A raucous layabout, four drunk teenagers and a goldfish rendezvous around a caravan on St Georges Day. All hell breaks loose in Johnny ‘Rooster’ Byron’s bid to save his Jerusalem from the council officials.
“It smells like Christmas!” murmurs an audience member as we file around the stage. Peter Bradley has created a forest set so authentic that a woodland scent fills the theatre. With half the audience seated on a motley collection of cushions, the audience are literally drawn into the campfire setting.
A fairy wanders this magical set, wistfully humming Jerusalem. A door slams and partying teenagers erupt onto the stage in an explosion of dubstep and strobe lights scaring the pants off the audience and fairy alike. From start to finish this production is spellbinding and disruptive in equal measures.
The morning after. A grubby lout emerges from the caravan, pours himself a milk-and-vodka then takes a casual leak against the caravan. Meet the ‘Rooster’, complete with ear-flaps hat. Simon Peal makes this production, enlivening every moment with volatile and vivacious performance. His tongue-in-cheek, unabashed dialogue with the other characters sets the performance’s darkly humorous tone.
The supporting cast also shine in this production, bringing energy and satire to comical interactions with the notorious Rooster. Despite representing the absolute dregs of society the characters are oddly likeable; Tanya (Emma McDonald) and Davey (Edward Colwell) create especially relatable characters. However as the play progresses the humorous overcoat is peeled back and the characters are reminded that any secret worth keeping doesn’t stay a secret.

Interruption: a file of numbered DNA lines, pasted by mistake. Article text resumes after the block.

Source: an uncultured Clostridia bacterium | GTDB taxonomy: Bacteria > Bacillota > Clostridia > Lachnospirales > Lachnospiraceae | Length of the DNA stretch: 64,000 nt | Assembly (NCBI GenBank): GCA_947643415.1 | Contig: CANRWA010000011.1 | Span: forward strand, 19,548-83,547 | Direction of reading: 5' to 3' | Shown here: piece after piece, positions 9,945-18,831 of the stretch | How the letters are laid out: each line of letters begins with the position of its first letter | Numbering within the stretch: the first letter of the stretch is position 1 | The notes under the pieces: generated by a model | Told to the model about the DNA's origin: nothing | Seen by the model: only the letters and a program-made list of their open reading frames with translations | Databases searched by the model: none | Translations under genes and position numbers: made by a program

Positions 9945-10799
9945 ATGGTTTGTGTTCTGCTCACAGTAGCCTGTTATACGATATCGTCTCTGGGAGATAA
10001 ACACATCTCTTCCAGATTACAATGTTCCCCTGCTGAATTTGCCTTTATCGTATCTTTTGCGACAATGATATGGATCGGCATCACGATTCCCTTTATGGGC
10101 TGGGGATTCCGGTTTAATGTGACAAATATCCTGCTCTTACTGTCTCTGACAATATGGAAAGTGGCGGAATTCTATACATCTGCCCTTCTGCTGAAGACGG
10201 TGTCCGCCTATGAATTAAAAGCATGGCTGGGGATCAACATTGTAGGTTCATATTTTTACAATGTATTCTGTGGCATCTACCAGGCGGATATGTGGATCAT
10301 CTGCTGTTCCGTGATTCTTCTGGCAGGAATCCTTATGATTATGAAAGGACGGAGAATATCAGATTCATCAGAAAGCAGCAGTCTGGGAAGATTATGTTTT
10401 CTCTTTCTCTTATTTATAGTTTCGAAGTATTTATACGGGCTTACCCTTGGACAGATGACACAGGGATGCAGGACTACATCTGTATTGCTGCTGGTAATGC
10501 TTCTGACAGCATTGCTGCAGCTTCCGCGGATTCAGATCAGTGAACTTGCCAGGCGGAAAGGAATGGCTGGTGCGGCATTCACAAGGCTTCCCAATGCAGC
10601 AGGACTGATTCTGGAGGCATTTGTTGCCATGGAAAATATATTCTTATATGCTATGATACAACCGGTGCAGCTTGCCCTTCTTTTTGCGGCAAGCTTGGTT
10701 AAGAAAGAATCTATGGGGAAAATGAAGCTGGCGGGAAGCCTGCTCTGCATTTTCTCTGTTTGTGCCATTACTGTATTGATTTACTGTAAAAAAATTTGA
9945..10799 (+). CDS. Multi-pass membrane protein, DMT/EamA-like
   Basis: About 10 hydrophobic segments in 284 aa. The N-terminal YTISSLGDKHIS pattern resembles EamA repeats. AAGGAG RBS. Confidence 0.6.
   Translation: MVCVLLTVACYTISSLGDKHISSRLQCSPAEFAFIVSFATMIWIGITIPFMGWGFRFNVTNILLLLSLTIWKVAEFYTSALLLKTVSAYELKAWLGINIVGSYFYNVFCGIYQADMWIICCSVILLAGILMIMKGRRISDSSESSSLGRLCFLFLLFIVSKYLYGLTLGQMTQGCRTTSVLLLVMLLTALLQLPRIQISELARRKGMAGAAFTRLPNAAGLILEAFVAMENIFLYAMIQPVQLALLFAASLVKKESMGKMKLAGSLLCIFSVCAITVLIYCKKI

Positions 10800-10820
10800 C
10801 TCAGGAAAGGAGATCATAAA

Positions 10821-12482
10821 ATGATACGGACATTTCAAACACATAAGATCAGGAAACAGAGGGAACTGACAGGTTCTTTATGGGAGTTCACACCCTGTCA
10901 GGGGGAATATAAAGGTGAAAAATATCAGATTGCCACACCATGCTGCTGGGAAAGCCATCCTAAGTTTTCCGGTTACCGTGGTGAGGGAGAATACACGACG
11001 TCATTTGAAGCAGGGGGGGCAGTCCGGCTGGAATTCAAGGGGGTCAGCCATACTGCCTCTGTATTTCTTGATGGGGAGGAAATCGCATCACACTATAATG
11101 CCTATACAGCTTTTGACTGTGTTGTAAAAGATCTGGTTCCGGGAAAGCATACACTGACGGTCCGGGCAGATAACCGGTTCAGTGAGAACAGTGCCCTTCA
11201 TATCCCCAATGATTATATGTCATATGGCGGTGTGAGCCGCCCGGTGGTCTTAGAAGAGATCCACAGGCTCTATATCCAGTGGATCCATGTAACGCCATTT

The blithe teenagers enjoy an uninhibited freedom in Rooster’s forest but there are dark undertones to Rooster’s anarchistic Jerusalem. Rooster defends his shady dealings with the teenagers claiming that they are safer getting extraordinarily drunk in his caravan than they are at home. It’s also heavily implied that ‘fairy’ Phaedra (Jenny Kohnhorst) is sexually abused by her stepfather.
The authenticity of this production brings Bradley’s social critique right home. Is Rooster’s Jerusalem more comparable to England’s ‘green and pleasant land’ than Lord Byron’s vision? This is brought to a head in Bradley’s poignant and disquieting ending with Peal holding the audience utterly entranced in his deeply effective epilogue.
Jerusalem is everything a student production should be: raw talent, entertaining and unsettling. All the right elements are there; the elusive ‘fairy’ provides the perfect hook, and the genuine hilarity is complemented with intellectual undertones. The performance never bores nor patronises. Peter Bradley has created a performance that truly rewards the audience.
See Jerusalem at The Nottingham New Theatre until Saturday 8th December. Contact firstname.lastname@example.org for tickets.